Israel Drops in Freedom of Press Index Due to pro-Netanyahu, Adelson-owned Paper

Freedom House lowers Israel's ranking to partially free, citing 'growing impact of Israel Hayom, whose owner-subsidized business model endangered stability of other media outlets,' as well as undisclosed sponsored content.

Sheldon Adelson and Netanyahu.
Eyal Warshavsky

Israel has received its lowest rating ever on Freedom House's annual Freedom of the Press report, with its ranking dropping from "Free" to only "Partly Free," due to the increasingly prominent role of the Sheldon Adelson-owned Israel Hayom paper in the Israeli media market.

In the 2016 report, Israel ranked 65th globally with a score of 32 points on a 0-100 scale, with 0 indicating total freedom of the press, and 100 indicating none.

Freedom of the Press 2016: Israel ranks partially free on index, ranking 65th globally, 1st in Middle East.
Freedom House

In explaining the ranking, Freedom House cited "the growing impact of Israel Hayom, whose owner-subsidized business model endangered the stability of other media outlets and the unchecked expansion of paid content—some of it government funded—whose nature was not clearly identified to the public." The latter is a reference to paid content, sometimes by government agencies, on the Ynet website – the online sister publication of the Israeli Yedioth Aharnoth daily, owned by Arnon Mozes.

The report also cited concern over "Netanyahu [decision's] to serve as communications minister himself, giving him control over the regulation of various segments of the market."

Media wars: Israel Hayom and its owner, Sheldon Adelson in a duel with Yedioth Ahronoth and its owner, Arnon Mozes.
Amos Biderman

The reported noted an overall global decline in freedom of press and that Israel still ranked highest in the Middle East.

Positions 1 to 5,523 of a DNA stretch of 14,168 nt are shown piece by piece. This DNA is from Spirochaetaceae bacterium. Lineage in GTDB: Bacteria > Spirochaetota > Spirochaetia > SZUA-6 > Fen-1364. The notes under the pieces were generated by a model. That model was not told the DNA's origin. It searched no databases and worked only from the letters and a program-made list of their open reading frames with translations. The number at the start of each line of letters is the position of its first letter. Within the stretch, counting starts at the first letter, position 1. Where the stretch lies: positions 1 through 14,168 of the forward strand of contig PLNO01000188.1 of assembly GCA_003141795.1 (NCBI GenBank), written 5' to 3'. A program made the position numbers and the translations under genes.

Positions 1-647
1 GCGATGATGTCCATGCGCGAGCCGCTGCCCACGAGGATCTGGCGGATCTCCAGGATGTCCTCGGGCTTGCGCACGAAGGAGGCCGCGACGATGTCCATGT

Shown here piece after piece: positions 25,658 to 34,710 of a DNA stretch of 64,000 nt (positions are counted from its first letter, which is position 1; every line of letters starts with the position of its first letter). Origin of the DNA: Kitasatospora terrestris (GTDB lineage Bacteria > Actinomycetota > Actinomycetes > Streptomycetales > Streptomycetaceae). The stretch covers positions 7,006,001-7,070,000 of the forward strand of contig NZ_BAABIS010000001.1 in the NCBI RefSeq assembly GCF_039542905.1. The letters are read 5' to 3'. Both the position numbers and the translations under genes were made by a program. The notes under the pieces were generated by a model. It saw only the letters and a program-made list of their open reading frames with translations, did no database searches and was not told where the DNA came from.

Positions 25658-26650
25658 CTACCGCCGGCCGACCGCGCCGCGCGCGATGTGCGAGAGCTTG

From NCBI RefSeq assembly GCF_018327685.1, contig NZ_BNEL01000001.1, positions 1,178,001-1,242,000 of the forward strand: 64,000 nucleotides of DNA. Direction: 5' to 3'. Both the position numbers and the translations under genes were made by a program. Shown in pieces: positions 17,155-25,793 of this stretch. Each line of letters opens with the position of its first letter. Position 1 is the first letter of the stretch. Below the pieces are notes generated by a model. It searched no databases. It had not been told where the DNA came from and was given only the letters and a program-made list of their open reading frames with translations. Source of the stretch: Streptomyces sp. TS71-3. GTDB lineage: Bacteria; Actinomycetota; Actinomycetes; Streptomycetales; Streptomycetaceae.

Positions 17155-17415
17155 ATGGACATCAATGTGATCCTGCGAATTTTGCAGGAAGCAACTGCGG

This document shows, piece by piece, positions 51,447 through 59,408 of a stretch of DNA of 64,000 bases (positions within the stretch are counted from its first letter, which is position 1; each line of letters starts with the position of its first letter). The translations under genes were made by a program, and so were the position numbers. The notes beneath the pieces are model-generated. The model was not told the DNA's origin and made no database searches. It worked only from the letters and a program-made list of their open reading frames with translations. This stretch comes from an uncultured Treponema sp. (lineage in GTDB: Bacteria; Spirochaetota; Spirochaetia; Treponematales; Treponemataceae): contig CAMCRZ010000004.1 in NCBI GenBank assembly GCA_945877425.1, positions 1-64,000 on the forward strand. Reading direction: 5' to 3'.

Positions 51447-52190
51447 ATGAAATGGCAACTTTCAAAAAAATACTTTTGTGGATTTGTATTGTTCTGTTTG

In 2009, Israel also lost its free-press rating, attaining a score of 31, mostly due to restriction imposed as result of security incidents and Operation Cast Lead. Since then Israel's rating has improved to 28-29, until it dipped to 30 once again in 2013 due to an unprecedented lawsuit against Haaretz journalists over leaked military documents and the near collapse of Channel 10 TV and what was perceived as political pressure on the channel.

The 2016 report noted that "Israel enjoys a lively, pluralistic media environment in which press freedom is generally respected. However, due to ongoing conflicts with Palestinian groups and neighboring countries, media outlets are subject to military censorship and gag orders, and journalists often face travel restrictions. Economic pressures have undermined the sustainability of key outlets in recent years, threatening long-term media pluralism."

The report further cited "the financial viability of private print and broadcast outlets" as a concern in 2015, "especially given the growing market share of the free paper Israel Hayom, the country’s leading print outlet. It is owned and subsidized by American businessman Sheldon Adelson and strongly supports Israeli prime minister Benjamin Netanyahu."

The think tank added that "Israeli media collectively offer a diverse range of views, and they are generally free from overt political interference. However, some private outlets are highly partisan in their news coverage, and broadcast stations have regularly faced instances of political pressure in recent years.

"The media became heavily involved in Israel’s March 2015 general elections. Many observers characterized the elections as a contest between Israel Hayom and its owner, Sheldon Adelson, on the one hand, and Yedioth Ahronoth and its owner, Arnon Mozes, on the other."

Elaborating, the report cited "the popularity of the free newspaper Israel Hayom, which has risen to capture about 40 percent of the daily market since its launch in 2007, has placed financial pressure on other mainstream papers, as its owner-subsidized business model has forced them to slash advertising rates, thus threatening their sustainability. Yedioth Ahronoth, previously the leading paper, places second at about 35 percent."

Regarding the paid content, Freedom House wrote: "Another source of concern was the increasing use of unmarked advertising and branded content in major media outlets, including the most popular news website, Ynet," which is owned by Yedioth and Mozes.